Lives of the fellows

John Henderson Bolton

b.9 March 1907 d.14 November 1988
MB BS Melb(1932) MD(1936) MRCP(1939) FRCP(1957) FRACP(1964)

Born in Bendigo, the son of a bank manager, John Bolton was educated at Wesley College and the University of Melbourne, graduating in medicine in 1932. He became a resident medical officer at the Royal Melbourne Hospital, and was appointed its medical superintendent in 1936. Concerned by the morbidity amongst the hospital’s nurses, he recorded and weighed the food entering and leaving their dining room; he subsequently reported a significant decline in morbidity, not so much by improving the diet as enhancing its palatability. His concern with nutrition, so important in his war years, lasted throughout his life. In 1938 he undertook postgraduate training in London, interrupted by the outbreak of war. Rather than return to Australia to enlist, he joined the RAMC as a lieutenant and went to France in January 1940 with the 17th General Hospital. A fortunate billeting during the cold war greatly advanced his appreciation of French red wines, but in May 1940 he was one of six of the hospital’s medical officers to stay behind to care for the wounded after the evacuation of France. He was repatriated to the United Kingdom in 1943 with nephritis, which he characteristically studied in himself to the extent that the camp facilities allowed. With improvement in his health, John Bolton voluntarily returned to active service in Belgium and Germany, a brave move as further capture of a repatriated prisoner carried dire penalties. He was mentioned in despatches in 1946, when he was discharged with the rank of lieutenant colonel. In February 1944 he contributed a paper on his experience of diet and nutrition as a prisoner of war to the Inter-Allied Conferences on War Medicine, and later reported on an epidemic of diphtheria.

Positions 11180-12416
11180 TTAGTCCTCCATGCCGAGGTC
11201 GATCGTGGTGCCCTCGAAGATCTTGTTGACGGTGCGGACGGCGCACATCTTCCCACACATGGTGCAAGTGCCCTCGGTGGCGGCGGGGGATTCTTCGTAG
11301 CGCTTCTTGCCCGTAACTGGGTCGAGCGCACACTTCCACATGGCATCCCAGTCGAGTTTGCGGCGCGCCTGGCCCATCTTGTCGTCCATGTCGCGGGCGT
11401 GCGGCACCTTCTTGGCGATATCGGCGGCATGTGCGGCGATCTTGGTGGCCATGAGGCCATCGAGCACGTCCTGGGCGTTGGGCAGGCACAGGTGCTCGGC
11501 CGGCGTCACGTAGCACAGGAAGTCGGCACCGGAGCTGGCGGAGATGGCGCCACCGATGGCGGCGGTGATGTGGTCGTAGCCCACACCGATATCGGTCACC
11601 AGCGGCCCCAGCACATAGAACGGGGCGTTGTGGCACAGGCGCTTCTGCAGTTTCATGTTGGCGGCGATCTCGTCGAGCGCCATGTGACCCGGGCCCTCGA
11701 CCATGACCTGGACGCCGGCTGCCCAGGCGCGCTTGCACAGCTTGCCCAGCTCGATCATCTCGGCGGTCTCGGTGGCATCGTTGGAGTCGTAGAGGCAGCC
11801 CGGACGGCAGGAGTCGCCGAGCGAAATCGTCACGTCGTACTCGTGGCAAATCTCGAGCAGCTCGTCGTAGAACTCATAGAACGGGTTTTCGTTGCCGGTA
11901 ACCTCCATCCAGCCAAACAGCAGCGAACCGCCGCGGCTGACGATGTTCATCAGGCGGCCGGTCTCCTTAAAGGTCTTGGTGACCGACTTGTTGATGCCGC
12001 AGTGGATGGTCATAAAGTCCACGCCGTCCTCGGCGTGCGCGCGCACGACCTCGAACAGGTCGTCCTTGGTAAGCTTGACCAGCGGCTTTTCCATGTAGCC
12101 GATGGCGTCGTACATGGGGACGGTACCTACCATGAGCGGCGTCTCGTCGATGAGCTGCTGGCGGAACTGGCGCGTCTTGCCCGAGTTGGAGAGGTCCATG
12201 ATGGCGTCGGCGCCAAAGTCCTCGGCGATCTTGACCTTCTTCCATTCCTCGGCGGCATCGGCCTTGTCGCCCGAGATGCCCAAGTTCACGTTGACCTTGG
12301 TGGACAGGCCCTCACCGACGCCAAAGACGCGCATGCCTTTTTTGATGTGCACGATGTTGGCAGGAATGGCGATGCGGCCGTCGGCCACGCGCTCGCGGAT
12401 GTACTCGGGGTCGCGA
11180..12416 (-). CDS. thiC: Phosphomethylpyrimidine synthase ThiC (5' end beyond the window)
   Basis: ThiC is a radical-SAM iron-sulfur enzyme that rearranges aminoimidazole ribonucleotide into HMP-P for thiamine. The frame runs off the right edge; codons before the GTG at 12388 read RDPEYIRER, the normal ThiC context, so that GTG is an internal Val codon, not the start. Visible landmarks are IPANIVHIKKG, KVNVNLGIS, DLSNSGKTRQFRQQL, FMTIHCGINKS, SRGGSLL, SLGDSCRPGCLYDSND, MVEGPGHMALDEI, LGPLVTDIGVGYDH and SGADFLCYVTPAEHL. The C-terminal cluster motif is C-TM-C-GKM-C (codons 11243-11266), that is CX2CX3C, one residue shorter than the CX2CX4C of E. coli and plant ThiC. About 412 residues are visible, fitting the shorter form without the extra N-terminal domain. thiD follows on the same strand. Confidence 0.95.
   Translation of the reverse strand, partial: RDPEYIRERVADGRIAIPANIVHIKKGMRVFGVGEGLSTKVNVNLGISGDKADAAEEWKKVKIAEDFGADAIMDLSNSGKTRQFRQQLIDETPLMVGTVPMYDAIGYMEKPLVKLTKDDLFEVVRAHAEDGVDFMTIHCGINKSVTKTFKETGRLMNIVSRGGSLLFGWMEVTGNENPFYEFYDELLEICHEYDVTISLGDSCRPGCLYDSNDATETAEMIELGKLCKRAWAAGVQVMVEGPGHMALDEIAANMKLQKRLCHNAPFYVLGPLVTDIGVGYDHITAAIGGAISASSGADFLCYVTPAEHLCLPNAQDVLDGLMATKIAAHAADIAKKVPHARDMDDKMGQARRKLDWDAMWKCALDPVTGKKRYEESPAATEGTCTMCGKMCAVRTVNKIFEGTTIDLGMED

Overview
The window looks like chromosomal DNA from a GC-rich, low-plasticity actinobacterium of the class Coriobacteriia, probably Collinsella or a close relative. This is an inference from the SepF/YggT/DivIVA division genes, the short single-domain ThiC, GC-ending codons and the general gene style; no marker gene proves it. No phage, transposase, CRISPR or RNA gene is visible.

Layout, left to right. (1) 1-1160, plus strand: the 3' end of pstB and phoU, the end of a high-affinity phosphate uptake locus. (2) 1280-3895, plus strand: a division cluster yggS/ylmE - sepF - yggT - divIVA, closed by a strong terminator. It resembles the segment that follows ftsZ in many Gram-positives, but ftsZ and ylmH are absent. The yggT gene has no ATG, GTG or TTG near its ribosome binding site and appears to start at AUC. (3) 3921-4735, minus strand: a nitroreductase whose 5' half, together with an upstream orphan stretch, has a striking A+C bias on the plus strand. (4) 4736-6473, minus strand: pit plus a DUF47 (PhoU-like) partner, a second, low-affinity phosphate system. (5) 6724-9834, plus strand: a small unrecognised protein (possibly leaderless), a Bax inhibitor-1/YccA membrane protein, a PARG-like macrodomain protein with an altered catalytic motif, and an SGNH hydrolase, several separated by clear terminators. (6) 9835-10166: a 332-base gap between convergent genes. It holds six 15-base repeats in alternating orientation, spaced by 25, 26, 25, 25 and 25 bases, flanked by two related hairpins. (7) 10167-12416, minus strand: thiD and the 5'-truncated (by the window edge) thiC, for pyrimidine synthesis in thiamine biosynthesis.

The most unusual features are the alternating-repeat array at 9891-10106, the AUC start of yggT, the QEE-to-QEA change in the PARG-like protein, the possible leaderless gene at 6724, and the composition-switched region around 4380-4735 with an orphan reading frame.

Returning to Melbourne with the WRNS officer, Elizabeth Rodwell, née Nankivell, whom he had married in 1944, he established a consultant medical practice which extended over 40 years, indeed virtually to his death. He was appointed to the medical staff of his old hospital, serving as an outpatient and later inpatient physician until his retirement in 1966, with periods as dean of the clinical school and as chairman of the honorary medical staff. He was also a physician to the Repatriation General Hospital, and for some years a research scholar in the university department of obstetrics and gynaecology. For many years he was a member of the Walter and Eliza Hall Institute of Medical Research and a board member, representing the medical staff of the Royal Melbourne Hospital, from 1958-66. He was able to ensure that the clinical research units of the Institute and the Hospital as a whole maintained a successful relationship.